Your feedback is important to us!
We invite all our readers to share with us their views and comments about this article.
Disclaimer: Comments submitted by third parties on this site are the sole responsibility of the individual(s) whose content is submitted. The Daily Star accepts no responsibility for the content of comment(s), including, without limitation, any error, omission or inaccuracy therein. Please note that your email address will NOT appear on the site.
Alert: If you are facing problems with posting comments, please note that you must verify your email with Disqus prior to posting a comment. follow this link to make sure your account meets the requirements. (http://bit.ly/vDisqus)
The Lebanese government's cybersecurity apparatus has been cracking down on activists over social media posts.This oppression triggered a mobilization – online and offline – in defense of freedom of expression and freedom of speech.Last week, a couple of hundred activists, intellectuals, artists and students gathered in Samir Kassir's Square expressing their solidarity with activists who had been called in for investigation.Having spent some time in Egypt lately, I realized firsthand that Egyptian NGOs were part of the authoritarian apparatus before 2011 and then became part of the counterrevolution.Privatizing solutions to NGOs and social enterprises jeopardizes any chance for this anger to be a force of change.My third reflection is on leadership and mobilization.Activists, again and again, stay away from structures that centralize leadership through hierarchal structures.If Egypt is too far for them, Lebanese activists need only to look to their neighbors in Syria to realize what happens to societies where mobilization against the regime can lead to war and large-scale atrocities.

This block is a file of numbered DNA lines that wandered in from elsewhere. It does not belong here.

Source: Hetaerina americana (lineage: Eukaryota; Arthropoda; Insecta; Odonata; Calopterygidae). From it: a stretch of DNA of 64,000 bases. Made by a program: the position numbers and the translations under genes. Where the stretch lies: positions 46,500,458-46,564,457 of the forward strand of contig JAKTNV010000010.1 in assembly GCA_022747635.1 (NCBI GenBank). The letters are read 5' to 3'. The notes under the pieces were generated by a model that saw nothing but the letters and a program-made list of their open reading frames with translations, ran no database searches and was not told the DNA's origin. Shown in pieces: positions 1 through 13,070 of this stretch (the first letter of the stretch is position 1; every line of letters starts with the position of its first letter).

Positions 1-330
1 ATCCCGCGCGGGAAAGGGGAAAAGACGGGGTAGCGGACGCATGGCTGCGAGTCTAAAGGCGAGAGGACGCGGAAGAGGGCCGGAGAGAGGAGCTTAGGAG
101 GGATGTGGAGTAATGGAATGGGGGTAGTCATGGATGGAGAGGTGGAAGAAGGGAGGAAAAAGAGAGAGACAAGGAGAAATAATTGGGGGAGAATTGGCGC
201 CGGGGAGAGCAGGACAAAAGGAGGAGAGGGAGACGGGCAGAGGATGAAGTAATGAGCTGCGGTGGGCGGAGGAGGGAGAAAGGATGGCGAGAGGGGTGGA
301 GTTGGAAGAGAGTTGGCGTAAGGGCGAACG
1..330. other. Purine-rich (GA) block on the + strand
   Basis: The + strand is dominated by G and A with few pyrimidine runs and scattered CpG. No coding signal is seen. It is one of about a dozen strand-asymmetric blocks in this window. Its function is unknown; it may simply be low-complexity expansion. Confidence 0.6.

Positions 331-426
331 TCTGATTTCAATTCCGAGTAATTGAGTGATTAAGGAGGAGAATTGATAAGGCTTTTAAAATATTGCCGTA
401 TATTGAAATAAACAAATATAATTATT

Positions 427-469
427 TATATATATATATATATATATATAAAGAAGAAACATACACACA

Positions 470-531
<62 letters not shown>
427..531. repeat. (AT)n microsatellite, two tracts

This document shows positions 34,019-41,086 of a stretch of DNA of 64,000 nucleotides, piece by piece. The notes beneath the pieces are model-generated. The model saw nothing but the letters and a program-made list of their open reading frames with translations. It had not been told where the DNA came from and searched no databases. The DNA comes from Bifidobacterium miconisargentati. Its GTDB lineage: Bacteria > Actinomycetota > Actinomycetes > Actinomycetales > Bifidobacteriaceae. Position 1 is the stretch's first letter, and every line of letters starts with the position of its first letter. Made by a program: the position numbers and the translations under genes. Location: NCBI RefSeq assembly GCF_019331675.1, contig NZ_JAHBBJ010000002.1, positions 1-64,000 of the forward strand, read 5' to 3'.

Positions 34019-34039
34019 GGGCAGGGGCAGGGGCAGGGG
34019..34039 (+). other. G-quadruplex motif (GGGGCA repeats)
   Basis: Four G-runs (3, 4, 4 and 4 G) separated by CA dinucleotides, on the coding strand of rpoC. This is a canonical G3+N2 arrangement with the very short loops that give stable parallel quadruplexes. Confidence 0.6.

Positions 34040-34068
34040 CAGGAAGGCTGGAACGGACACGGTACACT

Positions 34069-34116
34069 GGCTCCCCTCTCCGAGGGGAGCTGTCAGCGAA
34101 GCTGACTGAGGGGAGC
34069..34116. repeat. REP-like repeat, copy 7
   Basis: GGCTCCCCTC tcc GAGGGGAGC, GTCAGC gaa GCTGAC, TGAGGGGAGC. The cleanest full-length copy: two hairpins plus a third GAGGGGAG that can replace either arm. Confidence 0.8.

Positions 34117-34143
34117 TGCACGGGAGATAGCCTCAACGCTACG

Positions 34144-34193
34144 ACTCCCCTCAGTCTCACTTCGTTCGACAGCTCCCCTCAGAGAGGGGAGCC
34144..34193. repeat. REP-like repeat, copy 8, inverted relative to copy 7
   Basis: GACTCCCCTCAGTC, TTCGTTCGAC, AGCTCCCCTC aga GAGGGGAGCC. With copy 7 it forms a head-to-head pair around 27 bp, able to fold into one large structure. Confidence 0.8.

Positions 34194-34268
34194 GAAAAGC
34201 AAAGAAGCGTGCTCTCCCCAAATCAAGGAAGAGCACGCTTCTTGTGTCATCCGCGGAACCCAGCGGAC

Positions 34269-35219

Examining the downside
of Lebanese resilience
The problem with labels: The women’s ministry controversy
Activism in Lebanon’s stormy weather
FOLLOW THIS ARTICLE